Beware of Out Patient Procedures

So, a few weeks ago, I got my blood tests and called my gyno to get an appointment to discuss. She answered the phone and told me that her nurse, Alicia, had died suddenly, so she had very restricted hours.

I was so shocked, I started bawling on the spot. I was (and AM) very upset by this news.

I’ve been going to my gyno for years. She is the only Dr I’ve ever liked and who is genuinely interested in me as a person, not just a hooha that needs a probin’. Her nurse and office manager Alicia was a part of the fun atmosphere and I looked forward to seeing them every year. Crazy, right? I actually like my Dr and nurse that much. I was looking forward to sharing my weight loss with Alicia and joking around like we do.

So losing her was shocking to say the least. She was mid 40s, had a husband and kids. TRAGIC.

What happened?

She went in for a simple “out patient” sinus procedure that required general anesthetic. They used propofol. They did not monitor her breathing and she died. Just like that.

Sound familiar? It should. It was what happened to Michael Jackson. And Joan Rivers.

Propofol is a VERY dangerous drug. It is used in these office visit procedures because it dissipates quickly for a fast recovery. HOWEVER, it can also overshoot quite easily and requires a very attentive anesthetist to make sure that the patient’s breathing does not get too slow.

The lesson to be learned from this is to NEVER EVER agree to an “out patient” procedure (read: insurance won’t pay for a proper hospital) that requires anesthetic such as propofol to be used without demanding to see the operating suite. They should have a crash cart. They should have proper monitoring equipment for respiration and blood oxygen. Demand to see your anesthetist’s CV and ask how much experience and training they’ve had. Demand to know the procedures in place for respiratory arrest or other emergencies. IT IS YOUR RIGHT TO ASK THESE QUESTIONS.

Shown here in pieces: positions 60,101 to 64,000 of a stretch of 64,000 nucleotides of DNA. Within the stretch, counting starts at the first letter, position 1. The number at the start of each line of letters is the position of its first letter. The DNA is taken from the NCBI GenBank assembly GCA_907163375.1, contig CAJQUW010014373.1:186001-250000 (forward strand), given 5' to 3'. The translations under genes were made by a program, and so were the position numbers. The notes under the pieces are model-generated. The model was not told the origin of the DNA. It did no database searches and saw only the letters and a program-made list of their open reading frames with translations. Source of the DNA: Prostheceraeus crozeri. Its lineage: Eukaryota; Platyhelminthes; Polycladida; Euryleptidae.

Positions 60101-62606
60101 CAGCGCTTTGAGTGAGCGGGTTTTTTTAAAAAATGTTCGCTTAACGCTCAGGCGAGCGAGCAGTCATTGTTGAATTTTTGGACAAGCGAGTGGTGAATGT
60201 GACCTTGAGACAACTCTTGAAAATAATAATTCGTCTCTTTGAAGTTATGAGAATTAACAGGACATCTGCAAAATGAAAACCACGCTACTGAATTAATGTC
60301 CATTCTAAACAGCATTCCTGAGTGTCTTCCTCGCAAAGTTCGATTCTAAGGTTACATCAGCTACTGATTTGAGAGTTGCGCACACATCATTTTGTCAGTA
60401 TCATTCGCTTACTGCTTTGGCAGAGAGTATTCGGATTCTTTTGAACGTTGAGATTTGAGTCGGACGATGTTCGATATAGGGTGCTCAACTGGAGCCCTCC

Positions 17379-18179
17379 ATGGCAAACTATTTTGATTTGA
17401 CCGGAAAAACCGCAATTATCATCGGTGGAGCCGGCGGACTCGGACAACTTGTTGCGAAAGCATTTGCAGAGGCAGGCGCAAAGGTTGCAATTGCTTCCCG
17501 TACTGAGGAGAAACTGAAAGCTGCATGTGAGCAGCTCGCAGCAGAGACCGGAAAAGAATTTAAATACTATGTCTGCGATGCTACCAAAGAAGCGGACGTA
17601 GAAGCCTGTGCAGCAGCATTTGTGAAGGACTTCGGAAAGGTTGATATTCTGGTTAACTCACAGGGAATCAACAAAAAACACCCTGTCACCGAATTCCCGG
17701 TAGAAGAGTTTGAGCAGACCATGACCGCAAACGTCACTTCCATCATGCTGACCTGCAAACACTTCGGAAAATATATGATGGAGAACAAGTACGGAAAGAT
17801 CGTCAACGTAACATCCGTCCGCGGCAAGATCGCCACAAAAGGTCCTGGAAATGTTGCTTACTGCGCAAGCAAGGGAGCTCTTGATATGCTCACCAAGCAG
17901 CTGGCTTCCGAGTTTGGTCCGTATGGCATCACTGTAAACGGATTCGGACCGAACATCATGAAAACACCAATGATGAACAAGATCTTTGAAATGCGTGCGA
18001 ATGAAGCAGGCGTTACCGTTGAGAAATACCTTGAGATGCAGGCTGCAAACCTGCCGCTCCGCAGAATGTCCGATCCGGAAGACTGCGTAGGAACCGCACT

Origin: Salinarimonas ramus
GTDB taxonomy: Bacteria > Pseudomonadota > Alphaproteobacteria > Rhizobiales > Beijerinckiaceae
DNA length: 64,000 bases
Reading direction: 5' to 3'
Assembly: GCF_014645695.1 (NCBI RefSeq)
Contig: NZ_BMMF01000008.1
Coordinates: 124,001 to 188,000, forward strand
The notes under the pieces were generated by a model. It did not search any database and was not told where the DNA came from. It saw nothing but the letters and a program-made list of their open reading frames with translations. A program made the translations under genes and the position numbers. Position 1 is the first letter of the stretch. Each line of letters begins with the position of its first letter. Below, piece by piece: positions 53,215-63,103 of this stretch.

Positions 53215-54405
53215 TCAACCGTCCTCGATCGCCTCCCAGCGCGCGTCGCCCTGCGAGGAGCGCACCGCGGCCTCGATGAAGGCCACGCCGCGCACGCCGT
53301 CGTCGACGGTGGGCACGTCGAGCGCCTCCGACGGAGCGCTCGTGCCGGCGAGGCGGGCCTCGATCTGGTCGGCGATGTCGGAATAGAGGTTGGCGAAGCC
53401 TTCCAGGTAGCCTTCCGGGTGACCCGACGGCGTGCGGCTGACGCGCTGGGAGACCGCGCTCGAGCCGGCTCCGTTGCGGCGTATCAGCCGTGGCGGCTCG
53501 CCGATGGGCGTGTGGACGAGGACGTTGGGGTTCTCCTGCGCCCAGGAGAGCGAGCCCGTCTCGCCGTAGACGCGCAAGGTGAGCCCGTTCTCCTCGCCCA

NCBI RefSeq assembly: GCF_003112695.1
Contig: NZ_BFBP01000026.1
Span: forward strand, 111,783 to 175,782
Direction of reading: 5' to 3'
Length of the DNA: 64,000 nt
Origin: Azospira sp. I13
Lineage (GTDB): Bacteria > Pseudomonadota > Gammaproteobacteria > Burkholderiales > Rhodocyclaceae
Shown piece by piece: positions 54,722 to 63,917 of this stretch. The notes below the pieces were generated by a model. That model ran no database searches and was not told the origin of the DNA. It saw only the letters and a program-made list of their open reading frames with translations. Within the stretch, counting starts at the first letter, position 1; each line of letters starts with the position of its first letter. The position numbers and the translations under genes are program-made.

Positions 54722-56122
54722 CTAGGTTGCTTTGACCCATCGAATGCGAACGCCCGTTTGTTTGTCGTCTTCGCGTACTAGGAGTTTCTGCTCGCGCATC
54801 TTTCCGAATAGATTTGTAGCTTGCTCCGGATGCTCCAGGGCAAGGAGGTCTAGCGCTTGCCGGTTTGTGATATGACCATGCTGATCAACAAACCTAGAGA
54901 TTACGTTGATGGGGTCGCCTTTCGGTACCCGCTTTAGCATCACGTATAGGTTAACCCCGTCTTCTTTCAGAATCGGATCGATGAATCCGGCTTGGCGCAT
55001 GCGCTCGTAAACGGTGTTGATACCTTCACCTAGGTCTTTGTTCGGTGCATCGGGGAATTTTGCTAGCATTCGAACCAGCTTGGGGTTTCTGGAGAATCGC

Or better: do not have surgery in a Dr’s office. If it’s something you need to be completely out for, then do your damnedest to get admitted to a proper hospital. If Alicia had been in hospital, she would not have died.

Alicia’s death was unnecessary and easily preventable. The anesthetist was inexperienced and did not continue to monitor her after the surgery was done. The office must have been sketchy in general, as several employees quit the day this happened. And YES, the family is suing. DAMN RIGHT.

THIS is why I always preach about taking control of your medical issues. Alicia was a nurse and she didn’t take the time to ask the questions. It happens all the time. It’s a simple procedure, but the anesthetic is not discussed. People tend to be afraid to ask questions or disagree with Drs. DO NOT BE. Be your own advocate. If you’ve got a Dr that won’t answer questions, find another. If your insurance refuses to pay for a hospital procedure, then ASK THE QUESTIONS to ensure your safety. SO MANY Drs do “out patient” surgeries because of insurance pressure. And SO MANY do not have adequate facilities or personnel to handle emergencies. Have someone with you to monitor what’s going on. Any time you’re put under, you should have someone ON SITE with you.

I was not worried about my surgery, as it was in a hospital, but I made out my will just in case. NEVER assume that nothing could go wrong. When you’re dealing with anesthetic, there is much that can go wrong. Be diligent. Don’t be a statistic. Please.